"Crazy Nights" (1985)

Lightning!

1986's Lightning Strikes, produced again by Norman, provided another minor hit with "Let It Go" and more U.S. touring opportunities with bands such as Cinderella and Ratt. The album was remixed and released under the alternate title Shadows of War in their homeland, and the track "Ashes in the Sky" - a song written from the perspective of a World War II kamikaze pilot about to take off on his suicidal mission - apparently caused some controversy in Japan, where the band were accused of "glorifying" the brutality of war. Lightning Strikes scored even better than Thunder on the U.S. Billboard charts, achieving a position of #64.

"Let It Go" (1986)

Hurricane!

Pop Metal was at its commercial height in 1987 so that year's Hurricane Eyes was Loudness' obvious "shot for the top" album, with less "metal" bite and slicker, glossier production than its two predecessors. The band collaborated with former KISS producer Eddie Kramer and members of American melodic rockers Giuffria (who provided backing vocals and "English lyric assistance" according to the liner notes) on Hurricane and hoped to score a major hit single with the track "This Lonely Heart," but the album performed poorly in the U.S., only reaching #190 on Billboard. Hurricane Eyes also marked the beginning of Loudness' ill-advised habit of cannibalizing their past goods for the American audience - the track "So Lonely" was merely a re-worked version of "Ares Lament" from Disillusion. When Hurricane faded from the charts, the band's U.S. handlers decided that a change was needed.

"This Lonely Heart" (1987)

Soldier Of Fortune (1989), On The Prowl (1990)
Soldier Of Fortune (1989), On The Prowl (1990) | Source

Enter...Michael Vescera

Following the release of the Japan-only EP Jealousy, Loudness' management convinced them that Minoru Niihara's lack of English proficiency was becoming an impediment to the band's chances for worldwide success, and suggested that they'd be better off with an American singer. Thus, Niihara was ousted and Michael Vescera, formerly of Obsession, was brought in. The change in singers did little to reverse Loudness' declining fortunes in the U.S., and naturally their Japanese fanbase considered it blasphemy. The band released two albums with Vescera on vocals - 1989's Soldier of Fortune and 1991's On The Prowl - both of which consisted mainly of newly recorded, English language versions of past songs from the band's early, Japan-only releases (a move that reeked of "contractual obligation"). Neither album set the charts afire on either side of the ocean. Most Loudness fans agreed that even though Niihara may never have been a great singer in the technical sense, he brought a certain "character" to Loudness with his odd phrasings and off-kilter wailing. When the smooth-voiced Vescera was brought in, Loudness suddenly sounded like any other generic "hair band." Atco Records dropped the band in 1992, citing lack of record sales and the fact that grunge had eclipsed hard rock's popularity in the U.S. Michael Vescera moved on to front Yngwie Malmsteen's band, and the rest of Loudness returned to Japan with their tails between their legs.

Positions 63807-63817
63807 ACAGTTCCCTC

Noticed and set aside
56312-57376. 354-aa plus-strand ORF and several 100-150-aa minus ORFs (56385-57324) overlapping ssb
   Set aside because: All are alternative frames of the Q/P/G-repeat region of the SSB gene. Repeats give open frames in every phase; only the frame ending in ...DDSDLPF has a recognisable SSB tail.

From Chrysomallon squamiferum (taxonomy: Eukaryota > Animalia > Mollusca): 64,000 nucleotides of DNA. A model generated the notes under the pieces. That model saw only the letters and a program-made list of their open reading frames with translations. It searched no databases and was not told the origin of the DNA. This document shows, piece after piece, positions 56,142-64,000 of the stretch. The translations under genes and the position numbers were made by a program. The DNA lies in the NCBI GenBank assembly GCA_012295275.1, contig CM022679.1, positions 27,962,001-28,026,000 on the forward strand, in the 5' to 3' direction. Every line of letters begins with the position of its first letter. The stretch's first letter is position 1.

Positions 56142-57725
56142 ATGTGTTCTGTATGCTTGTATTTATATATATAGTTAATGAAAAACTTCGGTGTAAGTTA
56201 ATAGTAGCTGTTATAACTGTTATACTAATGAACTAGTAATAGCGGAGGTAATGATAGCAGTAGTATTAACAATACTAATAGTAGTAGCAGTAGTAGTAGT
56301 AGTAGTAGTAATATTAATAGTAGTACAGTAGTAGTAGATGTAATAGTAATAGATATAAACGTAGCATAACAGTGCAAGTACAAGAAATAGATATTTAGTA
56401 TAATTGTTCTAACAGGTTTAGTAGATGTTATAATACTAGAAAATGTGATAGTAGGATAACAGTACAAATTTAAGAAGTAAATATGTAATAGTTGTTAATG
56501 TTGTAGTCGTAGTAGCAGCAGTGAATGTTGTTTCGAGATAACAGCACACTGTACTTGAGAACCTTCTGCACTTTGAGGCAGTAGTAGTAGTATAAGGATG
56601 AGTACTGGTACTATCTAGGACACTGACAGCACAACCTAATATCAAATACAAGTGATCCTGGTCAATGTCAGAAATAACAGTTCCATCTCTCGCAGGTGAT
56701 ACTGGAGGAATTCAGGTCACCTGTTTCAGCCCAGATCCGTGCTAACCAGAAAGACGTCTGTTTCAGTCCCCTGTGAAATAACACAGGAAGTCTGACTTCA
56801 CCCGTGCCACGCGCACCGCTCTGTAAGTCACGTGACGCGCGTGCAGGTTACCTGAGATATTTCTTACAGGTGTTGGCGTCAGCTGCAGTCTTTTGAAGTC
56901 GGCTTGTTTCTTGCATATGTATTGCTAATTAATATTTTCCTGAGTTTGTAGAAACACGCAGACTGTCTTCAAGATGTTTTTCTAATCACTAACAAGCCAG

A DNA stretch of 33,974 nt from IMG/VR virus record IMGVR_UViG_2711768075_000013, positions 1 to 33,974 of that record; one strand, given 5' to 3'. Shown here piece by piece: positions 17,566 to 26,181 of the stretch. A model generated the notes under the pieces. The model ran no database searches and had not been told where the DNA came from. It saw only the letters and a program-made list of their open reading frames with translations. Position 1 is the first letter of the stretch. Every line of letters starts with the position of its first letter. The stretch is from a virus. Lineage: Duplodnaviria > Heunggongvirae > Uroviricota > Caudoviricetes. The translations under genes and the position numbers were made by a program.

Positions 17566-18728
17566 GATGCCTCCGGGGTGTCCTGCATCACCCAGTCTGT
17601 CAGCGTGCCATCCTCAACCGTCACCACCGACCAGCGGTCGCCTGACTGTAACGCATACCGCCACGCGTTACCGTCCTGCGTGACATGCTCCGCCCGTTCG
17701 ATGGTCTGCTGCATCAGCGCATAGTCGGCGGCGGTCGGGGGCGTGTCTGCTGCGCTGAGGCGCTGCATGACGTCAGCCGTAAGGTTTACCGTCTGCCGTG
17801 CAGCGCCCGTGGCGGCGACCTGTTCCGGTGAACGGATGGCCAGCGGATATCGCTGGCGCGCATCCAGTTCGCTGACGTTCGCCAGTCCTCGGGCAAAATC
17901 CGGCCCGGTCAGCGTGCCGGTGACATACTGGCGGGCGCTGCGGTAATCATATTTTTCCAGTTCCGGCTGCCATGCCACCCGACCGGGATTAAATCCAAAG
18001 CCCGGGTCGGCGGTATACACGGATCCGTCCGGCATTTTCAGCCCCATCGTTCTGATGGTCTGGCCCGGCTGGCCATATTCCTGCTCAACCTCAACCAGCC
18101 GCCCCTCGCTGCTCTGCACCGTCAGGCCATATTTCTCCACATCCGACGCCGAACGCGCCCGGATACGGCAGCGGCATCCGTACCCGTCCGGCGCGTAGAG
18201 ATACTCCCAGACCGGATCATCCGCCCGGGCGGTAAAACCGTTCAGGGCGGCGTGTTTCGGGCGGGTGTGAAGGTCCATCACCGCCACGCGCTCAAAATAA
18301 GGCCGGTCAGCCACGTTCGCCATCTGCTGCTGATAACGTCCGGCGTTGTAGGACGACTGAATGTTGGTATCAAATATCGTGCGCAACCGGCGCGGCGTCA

"You Shook Me" (1989)

Struggling in the 1990s

As the 1990s dawned, the only original members left in Loudness were guitarist Takasaki and drummer Higuchi. Their 1992 Japan-only release Loudness featured a heavier, almost thrash-oriented sound and marked the debut of new vocalist Masaki Yamada, formerly of EZO, and bassist Taiji Sawada of X Japan. No doubt spurred by interest in the "supergroup" all-star lineup, the album went to #2 on the Japanese charts, encouraging Takasaki to continue performing under the Loudness name.

Higuchi left after the Loudness album, but Takasaki carried on throughout the 1990s with a revolving door membership. Takasaki's version of "Loudness" went on to release a string of highly experimental, sometimes bizarre albums that deviated from the band's classic metal sound. Loudness and 1994's Heavy Metal Hippies are probably the most highly regarded albums from this era, but most fans agree that their late '90s discs like Dragon, Ghetto Machine and Engine are to be avoided at all costs due to their reliance on then-trendy nu-metal and groove metal stylings.

"Black Widow" (1992)

The Soldiers Just Came Back!!

By the early 2000s, Loudness' influence was waning even in their homeland. To re-ignite interest and celebrate their 20th anniversary, the "classic" lineup of Takasaki, Higuchi, Niihara, and Yamashita reunited in 2001, releasing the Spiritual Canoe album. The reunion was intended as a one-shot deal, but fan response was so positive that the band kept going. Loudness has been an amazingly prolific band since the reunion, averaging at least one new product (a new studio album, live album, single, compilation, or concert DVD) every other year. The majority of their reunion-era output has only been released in Asia, but several discs have made their way overseas, like 2004's Racing (released in Europe by the Drakkar label), 2004's Rockshocks (released in the US by Crash Music in 2006) and Eve To Dawn (released in the U.S. by FrostByte Media in 2012). While several post-"reunion" albums like Spiritual Canoe and Biosphere were criticized for continuing with the "nu-metal" sound, more recent discs like 2008's Metal Mad show a more balanced sound which satisfies their "traditional" metalhead following while still showing some experimental flourishes. No matter what era of Loudness you listen to, however, you can always count on absolutely shredding guitar acrobatics courtesy of Akira Takasaki, whose six string skills remain untouchable even after all these years!